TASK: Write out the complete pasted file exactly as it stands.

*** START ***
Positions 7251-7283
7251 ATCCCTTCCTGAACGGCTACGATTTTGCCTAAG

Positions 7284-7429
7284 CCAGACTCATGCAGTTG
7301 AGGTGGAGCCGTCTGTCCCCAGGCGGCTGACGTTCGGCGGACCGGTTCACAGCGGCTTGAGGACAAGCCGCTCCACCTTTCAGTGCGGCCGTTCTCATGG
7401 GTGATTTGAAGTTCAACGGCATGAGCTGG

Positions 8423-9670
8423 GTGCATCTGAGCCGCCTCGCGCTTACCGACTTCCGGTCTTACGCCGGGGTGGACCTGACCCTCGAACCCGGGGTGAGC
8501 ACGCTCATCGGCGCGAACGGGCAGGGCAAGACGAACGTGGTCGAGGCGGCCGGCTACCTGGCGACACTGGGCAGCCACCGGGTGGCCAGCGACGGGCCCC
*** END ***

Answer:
Positions 7251-7283
7251 ATCCCTTCCTGAACGGCTACGATTTTGCCTAAG

Positions 7284-7429
7284 CCAGACTCATGCAGTTG
7301 AGGTGGAGCCGTCTGTCCCCAGGCGGCTGACGTTCGGCGGACCGGTTCACAGCGGCTTGAGGACAAGCCGCTCCACCTTTCAGTGCGGCCGTTCTCATGG
7401 GTGATTTGAAGTTCAACGGCATGAGCTGG

Positions 8423-9670
8423 GTGCATCTGAGCCGCCTCGCGCTTACCGACTTCCGGTCTTACGCCGGGGTGGACCTGACCCTCGAACCCGGGGTGAGC
8501 ACGCTCATCGGCGCGAACGGGCAGGGCAAGACGAACGTGGTCGAGGCGGCCGGCTACCTGGCGACACTGGGCAGCCACCGGGTGGCCAGCGACGGGCCCC